At my clinic, we control the cleaning products used throughout the clinic, construction and renovation timing, and all materials used in the IVF Lab. Even wind patterns can be important to avoid contamination from air pollution.
4. Are treatment protocols customized for you or are you part of their “system”?
If you are selecting a warranty for financial risk-sharing program, you may be entering a treatment structure that is predetermined and not focused on your specific needs. For example, decisions that might be mandated by such an agreement include the use of intracytoplasmic sperm injection (ICSI), frozen embryo transfers (FET) only, or even what medications are to be used.
5. Do they perform testing or procedures because they can or because they should?
Testing and micromanipulation procedures serve a purpose, but that doesn't mean they provide benefits for everyone or should necessarily have a blanket application. Questions to consider may include asking if the clinic performs:
- ICSI on 100% of their patients,
- Freeze all embryos before transfer
- Preimplantation genetic screening (PGS) on all embryos for non-medical reasons
These procedures are all potentially damaging and come with risks and benefits. Are they recommended specifically for you based on their experience and your testing results in order to increase your chance of success?
6. What are the clinic’s success rates?
Success rates are not 100% indicative of quality care. Some IVF Labs accept more challenging patient demographics and cases. If the clinic is a member of SART you can look at their success rates or go to the CDC’s website to look at how they perform.
7. What are their cryopreservation policies?
Not every embryo is destined to create a pregnancy. A consistent and normal growth pattern that generates a morphologically high-quality blastocyst is indicative of a high chance of implantation. Embryo quality and thaw survival are correlated. This means that healthy embryos are more likely to survive the thaw and the best way to know if an embryo is healthy is to see if it will grow into a healthy blastocyst. If an embryo is frozen before this stage of blastocyst culture, the chances of surviving the thaw are reduced.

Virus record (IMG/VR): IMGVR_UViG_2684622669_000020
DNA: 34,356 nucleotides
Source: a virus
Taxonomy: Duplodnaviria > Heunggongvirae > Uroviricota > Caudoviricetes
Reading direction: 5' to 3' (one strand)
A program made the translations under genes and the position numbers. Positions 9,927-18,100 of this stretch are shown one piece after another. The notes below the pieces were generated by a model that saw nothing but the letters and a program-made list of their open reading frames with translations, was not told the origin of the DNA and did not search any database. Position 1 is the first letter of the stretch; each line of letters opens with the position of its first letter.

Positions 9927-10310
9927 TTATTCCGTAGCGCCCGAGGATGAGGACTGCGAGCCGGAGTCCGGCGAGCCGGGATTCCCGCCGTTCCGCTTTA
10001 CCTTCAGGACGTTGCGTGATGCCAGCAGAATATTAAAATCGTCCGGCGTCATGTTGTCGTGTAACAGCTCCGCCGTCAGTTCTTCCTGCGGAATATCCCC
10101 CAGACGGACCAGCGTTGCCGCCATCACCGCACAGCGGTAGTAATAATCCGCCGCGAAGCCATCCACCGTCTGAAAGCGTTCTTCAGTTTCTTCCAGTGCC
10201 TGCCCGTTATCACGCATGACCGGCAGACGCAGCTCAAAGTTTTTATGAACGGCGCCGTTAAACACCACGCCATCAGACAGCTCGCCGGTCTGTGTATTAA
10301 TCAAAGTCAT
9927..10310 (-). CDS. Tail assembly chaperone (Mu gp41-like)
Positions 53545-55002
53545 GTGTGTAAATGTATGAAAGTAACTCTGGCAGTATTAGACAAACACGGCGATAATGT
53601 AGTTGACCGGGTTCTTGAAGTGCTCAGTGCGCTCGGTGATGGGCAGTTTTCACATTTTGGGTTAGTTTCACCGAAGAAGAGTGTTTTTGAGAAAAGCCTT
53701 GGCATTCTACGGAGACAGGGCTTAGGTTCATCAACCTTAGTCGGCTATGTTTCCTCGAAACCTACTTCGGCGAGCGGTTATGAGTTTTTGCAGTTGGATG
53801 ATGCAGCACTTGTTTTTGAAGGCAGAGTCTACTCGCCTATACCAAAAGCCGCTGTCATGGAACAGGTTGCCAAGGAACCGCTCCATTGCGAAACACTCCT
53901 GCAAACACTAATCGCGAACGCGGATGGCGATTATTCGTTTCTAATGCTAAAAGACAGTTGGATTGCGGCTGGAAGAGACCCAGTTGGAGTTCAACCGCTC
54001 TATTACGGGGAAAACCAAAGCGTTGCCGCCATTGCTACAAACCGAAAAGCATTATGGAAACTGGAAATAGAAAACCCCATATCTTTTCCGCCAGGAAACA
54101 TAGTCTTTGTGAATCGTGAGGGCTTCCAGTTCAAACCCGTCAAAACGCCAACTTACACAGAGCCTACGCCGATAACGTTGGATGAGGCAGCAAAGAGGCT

Most embryo thaws occur after a patient has paid for cryopreservation, storage, preparation and hormonal stimulation for a frozen embryo transfer. If the embryo/s don’t survive, the money (and your emotional investment) are spent. Respectfully ask what the IVF lab freezing policy is:
- Does the clinic or IVF Lab freeze all embryos?
- What stage do they cryopreserve at?
- Do they store cryopreserved eggs, sperm and embryos onsite and if so, how do they ensure their security and safety?
- What are their survival rates of frozen embryos?
Some clinics are more conservative than others when it comes to freezing embryos. Consider if their policy aligns with what you and your partner are comfortable with.
Navigating your fertility journey can be challenging. Finding a clinic and IVF Lab that is a good fit can make the journey easier. Each IVF Lab and clinic have different approaches to a similar process and it is to your advantage to do your research. Investigate the clinic's website, ask for referrals, and respectfully ask any questions that you have to help you decide if a particular clinic's approach is a fit for you.